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State Loses Landmark Health Plan Governor Blames Congress, Big Business As He Signs Bills

With a jab at big business and Congress, Gov. Mike Lowry on Monday pulled the plug on Washington’s health care reform law and its goal of bringing affordable health insurance to all by mid-1999.

The law, which Lowry more than once called a “model for the nation,” was the same “managed competition” plan that President Clinton failed to push through Congress last year.

Lowry signed three bills that virtually repeal the 1993 law. The new measures were passed by the Legislature after hard lobbying by business and insurance interests.

The signing ceremony was jammed by smiling representatives from companies ranging from Boeing to Aetna insurance.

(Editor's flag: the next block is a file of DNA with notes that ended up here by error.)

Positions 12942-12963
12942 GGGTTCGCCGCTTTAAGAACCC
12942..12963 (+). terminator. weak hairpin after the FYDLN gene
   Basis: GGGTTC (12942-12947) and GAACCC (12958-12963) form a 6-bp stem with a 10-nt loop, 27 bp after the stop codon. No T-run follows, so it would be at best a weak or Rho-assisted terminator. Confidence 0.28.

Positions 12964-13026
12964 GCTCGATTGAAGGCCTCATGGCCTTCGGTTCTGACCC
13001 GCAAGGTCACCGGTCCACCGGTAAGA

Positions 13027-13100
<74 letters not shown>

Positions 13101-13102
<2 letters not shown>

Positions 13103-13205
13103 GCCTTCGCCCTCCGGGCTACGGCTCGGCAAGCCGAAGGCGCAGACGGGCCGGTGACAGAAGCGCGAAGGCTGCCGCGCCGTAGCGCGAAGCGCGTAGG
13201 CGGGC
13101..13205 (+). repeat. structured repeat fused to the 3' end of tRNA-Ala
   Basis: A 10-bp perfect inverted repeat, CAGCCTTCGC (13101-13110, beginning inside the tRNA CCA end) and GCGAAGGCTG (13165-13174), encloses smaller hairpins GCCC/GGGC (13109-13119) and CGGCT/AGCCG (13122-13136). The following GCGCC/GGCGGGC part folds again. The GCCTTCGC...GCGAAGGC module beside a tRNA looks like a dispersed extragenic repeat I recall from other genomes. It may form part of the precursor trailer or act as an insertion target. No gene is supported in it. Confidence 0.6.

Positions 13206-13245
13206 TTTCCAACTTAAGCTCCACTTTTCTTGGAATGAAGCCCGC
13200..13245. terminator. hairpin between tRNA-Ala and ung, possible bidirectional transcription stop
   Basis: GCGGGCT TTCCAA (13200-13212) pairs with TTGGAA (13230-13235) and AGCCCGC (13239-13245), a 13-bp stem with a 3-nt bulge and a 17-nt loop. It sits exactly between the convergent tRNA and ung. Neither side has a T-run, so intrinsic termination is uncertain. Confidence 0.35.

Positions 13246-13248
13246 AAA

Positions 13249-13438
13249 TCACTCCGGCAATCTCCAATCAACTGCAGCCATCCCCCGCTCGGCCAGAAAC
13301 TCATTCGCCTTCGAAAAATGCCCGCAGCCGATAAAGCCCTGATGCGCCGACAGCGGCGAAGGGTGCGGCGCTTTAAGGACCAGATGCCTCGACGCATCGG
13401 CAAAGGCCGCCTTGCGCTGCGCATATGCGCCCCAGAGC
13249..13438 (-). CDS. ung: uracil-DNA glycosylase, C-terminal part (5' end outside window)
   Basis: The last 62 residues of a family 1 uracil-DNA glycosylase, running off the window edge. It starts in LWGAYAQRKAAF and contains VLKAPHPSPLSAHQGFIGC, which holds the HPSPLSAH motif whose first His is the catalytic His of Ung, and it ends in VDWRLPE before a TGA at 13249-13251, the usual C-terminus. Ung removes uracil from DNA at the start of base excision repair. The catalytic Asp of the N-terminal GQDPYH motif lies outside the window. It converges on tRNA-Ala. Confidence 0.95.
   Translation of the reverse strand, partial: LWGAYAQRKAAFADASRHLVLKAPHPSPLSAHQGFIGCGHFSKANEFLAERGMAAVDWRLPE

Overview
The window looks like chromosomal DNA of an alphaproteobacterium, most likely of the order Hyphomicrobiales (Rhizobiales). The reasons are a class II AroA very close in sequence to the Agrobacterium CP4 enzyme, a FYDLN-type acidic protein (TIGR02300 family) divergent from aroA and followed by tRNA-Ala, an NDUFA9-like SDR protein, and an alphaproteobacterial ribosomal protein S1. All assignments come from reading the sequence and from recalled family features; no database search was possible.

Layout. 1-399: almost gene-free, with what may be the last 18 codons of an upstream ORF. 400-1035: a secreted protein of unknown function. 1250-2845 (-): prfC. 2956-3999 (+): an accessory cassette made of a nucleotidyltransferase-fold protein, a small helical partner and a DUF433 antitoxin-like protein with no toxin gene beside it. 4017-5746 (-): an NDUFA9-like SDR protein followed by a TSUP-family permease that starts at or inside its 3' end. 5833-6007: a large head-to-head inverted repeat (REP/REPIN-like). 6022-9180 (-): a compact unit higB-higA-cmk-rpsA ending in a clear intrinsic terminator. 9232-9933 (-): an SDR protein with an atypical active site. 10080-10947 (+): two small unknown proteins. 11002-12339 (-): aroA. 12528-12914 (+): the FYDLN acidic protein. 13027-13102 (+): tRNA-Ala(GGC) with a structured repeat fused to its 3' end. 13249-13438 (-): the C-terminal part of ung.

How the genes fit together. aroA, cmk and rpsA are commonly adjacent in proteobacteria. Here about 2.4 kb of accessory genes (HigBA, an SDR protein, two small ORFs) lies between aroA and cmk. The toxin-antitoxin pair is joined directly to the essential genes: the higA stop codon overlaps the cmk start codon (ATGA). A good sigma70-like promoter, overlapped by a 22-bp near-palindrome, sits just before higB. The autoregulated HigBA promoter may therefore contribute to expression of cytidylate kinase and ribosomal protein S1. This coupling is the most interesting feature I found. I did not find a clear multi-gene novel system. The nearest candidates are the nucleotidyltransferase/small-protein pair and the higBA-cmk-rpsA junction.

Lowry said the state law was crippled by congressional refusal last year to allow Washington to install a linchpin of the law: a mandate that all employers pay half the cost of health insurance for workers by mid-1999. Without business involvement, the financing scheme was gone, and so was the main element of cost control - a uniform system whose size would act to hold down costs.

“Congress caved to big business,” Lowry said. “We wish it was different, but it isn’t.”

Lowry said powerful business and Republican House opposition convinced him to fight for what he could get - expansion of the state’s subsidized health insurance for the working poor and preservation of rules barring insurance companies from denying coverage due to preexisting conditions.

The provisions “significantly improve the health care of the people of this state,” Lowry declared.


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